Cyber Security at school: best practices in the digital era
Cyber Security at school is one of the hottest training topics in the digital learning scenario. As we mentioned previously, EdTech is undisputedly here to stay. While it’s definitely great news for teachers and students, on the flip side, the more technology is rooted in schools, the more you need to pay attention to cyber security threats.
Growing in the digital age is undoubtedly a huge advantage. Generation after generation, children are becoming increasingly tech-savvy at a very young age. But are they actually cyber-savvy? This question highlights the importance of keeping your guard up to reduce cyber security risks.
Cyber threats are always evolving
During the major shift to remote learning, new and improved cyber threats rose to the fore.
Cryptojacking, for example, is one of the latest incomers. It consists in hacking a system with malware to use its network resources to mine cryptocurrency.
Additionally, several schools globally have been overwhelmed by Ransomware stealing students’ personal information and data until a costly ransom is paid. Furthermore, the rise of video-conferencing tools has introduced Zoombombing – unwanted internet trolls’ intrusion into video calls across all educational platforms.
These are just a few examples of the ever-evolving hacking techniques that every day may attack your school’s digital ecosystem. Therefore, practising essential cyber security hygiene with students and their devices is vital.
Cyber Security: what can teachers do?
First of all, schools need to ensure that every educator using EdTech is trained on fundamental safety tips by their IT management and admins. That will help the teaching staff provide their students with all basic know-how.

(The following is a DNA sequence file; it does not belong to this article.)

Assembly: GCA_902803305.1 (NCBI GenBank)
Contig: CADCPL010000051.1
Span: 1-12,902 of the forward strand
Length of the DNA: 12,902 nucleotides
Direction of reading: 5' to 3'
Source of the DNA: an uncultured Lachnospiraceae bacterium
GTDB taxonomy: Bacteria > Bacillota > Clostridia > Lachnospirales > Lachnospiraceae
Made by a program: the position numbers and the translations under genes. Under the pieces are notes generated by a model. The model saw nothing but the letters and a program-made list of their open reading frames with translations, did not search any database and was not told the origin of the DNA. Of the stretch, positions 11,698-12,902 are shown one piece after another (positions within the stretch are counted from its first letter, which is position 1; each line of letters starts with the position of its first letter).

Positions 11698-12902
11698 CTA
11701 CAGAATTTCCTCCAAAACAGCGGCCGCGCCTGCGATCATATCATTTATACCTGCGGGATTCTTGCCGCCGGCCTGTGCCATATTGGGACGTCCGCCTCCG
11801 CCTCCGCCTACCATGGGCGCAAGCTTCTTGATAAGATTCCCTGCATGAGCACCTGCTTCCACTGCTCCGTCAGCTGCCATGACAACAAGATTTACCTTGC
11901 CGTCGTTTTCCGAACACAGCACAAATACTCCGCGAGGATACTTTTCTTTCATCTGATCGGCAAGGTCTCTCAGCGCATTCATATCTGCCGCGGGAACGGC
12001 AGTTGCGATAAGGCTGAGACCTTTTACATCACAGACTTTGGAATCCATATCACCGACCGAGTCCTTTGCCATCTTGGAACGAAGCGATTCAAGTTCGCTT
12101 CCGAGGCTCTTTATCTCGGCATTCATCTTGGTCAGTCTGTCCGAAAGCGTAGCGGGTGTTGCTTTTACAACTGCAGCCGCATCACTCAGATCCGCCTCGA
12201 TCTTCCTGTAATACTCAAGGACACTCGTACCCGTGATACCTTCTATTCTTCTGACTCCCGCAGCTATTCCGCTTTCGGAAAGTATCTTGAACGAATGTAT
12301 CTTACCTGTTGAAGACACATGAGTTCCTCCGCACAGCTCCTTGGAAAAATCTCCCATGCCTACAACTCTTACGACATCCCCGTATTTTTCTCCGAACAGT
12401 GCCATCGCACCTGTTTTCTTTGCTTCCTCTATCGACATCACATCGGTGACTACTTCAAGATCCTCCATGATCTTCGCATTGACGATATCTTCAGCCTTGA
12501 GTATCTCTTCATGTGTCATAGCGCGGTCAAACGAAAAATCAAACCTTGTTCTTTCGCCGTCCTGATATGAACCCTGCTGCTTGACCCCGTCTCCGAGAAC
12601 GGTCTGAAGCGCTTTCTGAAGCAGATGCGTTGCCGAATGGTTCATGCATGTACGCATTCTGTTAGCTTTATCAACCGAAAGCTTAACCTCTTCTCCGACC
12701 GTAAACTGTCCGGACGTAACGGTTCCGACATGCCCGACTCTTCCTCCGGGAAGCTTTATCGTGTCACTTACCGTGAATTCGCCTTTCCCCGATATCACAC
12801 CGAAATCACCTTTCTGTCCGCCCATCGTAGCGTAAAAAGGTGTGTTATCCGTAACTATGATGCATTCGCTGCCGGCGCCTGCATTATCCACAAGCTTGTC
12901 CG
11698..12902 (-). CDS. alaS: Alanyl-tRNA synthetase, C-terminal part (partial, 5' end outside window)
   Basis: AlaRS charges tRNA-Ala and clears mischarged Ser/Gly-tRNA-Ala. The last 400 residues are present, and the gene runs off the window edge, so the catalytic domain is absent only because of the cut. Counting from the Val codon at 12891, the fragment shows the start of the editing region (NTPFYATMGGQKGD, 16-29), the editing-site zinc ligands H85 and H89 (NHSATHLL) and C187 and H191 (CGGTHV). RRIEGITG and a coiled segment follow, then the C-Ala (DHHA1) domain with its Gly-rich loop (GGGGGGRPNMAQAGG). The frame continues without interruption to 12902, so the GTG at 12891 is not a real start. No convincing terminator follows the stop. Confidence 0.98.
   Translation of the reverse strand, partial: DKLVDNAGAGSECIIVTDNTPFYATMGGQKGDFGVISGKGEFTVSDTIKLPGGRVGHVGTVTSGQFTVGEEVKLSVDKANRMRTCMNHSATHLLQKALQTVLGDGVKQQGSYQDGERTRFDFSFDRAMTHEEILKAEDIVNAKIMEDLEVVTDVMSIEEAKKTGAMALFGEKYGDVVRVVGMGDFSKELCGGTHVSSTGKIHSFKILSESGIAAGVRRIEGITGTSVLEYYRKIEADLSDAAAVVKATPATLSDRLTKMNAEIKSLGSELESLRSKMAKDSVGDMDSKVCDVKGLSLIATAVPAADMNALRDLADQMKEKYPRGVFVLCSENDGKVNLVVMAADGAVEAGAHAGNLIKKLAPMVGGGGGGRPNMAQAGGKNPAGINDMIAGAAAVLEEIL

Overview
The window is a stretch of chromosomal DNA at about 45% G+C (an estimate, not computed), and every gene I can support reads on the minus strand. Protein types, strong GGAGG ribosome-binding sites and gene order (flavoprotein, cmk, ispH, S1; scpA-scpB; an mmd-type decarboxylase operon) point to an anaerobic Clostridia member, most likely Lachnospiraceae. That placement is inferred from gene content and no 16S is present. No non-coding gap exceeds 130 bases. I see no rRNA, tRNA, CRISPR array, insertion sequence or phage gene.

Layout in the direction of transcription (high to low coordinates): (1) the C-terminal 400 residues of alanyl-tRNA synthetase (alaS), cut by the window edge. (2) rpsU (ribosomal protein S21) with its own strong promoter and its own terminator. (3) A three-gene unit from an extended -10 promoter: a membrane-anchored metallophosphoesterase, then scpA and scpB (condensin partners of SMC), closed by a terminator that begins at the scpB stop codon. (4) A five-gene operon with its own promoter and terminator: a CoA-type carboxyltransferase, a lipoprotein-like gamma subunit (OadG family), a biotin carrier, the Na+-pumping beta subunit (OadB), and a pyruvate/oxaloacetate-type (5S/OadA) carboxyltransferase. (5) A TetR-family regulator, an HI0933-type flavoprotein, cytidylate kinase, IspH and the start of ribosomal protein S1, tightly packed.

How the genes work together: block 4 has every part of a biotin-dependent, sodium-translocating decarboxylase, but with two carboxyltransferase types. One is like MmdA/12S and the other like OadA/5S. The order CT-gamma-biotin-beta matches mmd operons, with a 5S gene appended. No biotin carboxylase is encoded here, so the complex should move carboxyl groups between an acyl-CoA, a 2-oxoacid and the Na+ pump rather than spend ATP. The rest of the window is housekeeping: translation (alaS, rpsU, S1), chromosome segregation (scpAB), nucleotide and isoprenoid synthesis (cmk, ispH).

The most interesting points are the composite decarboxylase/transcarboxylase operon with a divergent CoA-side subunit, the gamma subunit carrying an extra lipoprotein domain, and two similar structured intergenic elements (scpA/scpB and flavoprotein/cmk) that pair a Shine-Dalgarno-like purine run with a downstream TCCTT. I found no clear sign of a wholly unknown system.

Let’s begin with best practices, such as avoiding sharing credentials or personal information via chat on Teams while talking to peers.
For instance, don’t forget the importance of 2 Factors Authentication: an excellent tip to protect students’ accounts from hacking. Speaking of passwords, tips on setting up a strong and differentiated passwords will surely help.
Finally, make sure you educate your pupils on how to recognise phishing scams, spoofing, spam, and other common cyber threats.
Cyber Security at school for a safer ecosystem
Teachers and students deserve to operate in a safe and secure ecosystem in their schools. Therefore, it’s essential to install routine security patches and run updates.
Keeping firewalls and anti-virus systems up to date will defend the learning environment from cyber attacks.
However, that is not always enough. Too often, teachers and students are equipped with outdated-school devices and software. While that technology probably still meets some of the initially chosen needs, it would surely be more challenging to update, making the school network more vulnerable.
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